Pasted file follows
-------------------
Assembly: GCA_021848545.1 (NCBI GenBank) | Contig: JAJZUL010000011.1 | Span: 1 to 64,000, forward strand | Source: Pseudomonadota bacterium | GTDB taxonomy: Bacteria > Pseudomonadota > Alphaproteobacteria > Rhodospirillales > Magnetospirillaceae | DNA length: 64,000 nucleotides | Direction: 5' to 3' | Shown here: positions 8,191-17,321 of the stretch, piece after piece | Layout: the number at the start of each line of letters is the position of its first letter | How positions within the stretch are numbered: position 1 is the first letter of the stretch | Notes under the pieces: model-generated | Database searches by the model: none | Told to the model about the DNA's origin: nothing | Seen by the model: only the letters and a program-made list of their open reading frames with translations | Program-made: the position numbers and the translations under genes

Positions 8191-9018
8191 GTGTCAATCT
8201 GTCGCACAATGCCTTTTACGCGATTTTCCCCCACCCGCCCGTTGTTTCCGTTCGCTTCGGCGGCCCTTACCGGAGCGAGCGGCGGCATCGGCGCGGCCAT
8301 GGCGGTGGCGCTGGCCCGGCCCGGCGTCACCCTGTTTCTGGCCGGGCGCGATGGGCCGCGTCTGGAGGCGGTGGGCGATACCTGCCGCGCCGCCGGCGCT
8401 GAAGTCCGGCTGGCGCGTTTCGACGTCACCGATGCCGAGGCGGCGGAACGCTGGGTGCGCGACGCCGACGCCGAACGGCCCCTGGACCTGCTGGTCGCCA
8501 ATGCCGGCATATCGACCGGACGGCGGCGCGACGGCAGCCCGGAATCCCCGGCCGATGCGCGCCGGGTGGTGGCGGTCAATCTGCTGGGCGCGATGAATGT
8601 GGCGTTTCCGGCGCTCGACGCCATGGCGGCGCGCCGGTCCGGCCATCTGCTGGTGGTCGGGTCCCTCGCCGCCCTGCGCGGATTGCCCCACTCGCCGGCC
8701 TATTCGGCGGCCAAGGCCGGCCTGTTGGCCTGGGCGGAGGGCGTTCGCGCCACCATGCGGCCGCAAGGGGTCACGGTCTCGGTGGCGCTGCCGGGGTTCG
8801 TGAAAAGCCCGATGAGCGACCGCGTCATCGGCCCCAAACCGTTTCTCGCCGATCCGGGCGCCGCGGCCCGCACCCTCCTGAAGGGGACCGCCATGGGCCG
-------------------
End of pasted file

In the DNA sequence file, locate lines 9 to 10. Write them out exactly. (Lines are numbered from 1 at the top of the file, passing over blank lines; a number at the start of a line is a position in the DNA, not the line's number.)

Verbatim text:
8701 TATTCGGCGGCCAAGGCCGGCCTGTTGGCCTGGGCGGAGGGCGTTCGCGCCACCATGCGGCCGCAAGGGGTCACGGTCTCGGTGGCGCTGCCGGGGTTCG
8801 TGAAAAGCCCGATGAGCGACCGCGTCATCGGCCCCAAACCGTTTCTCGCCGATCCGGGCGCCGCGGCCCGCACCCTCCTGAAGGGGACCGCCATGGGCCG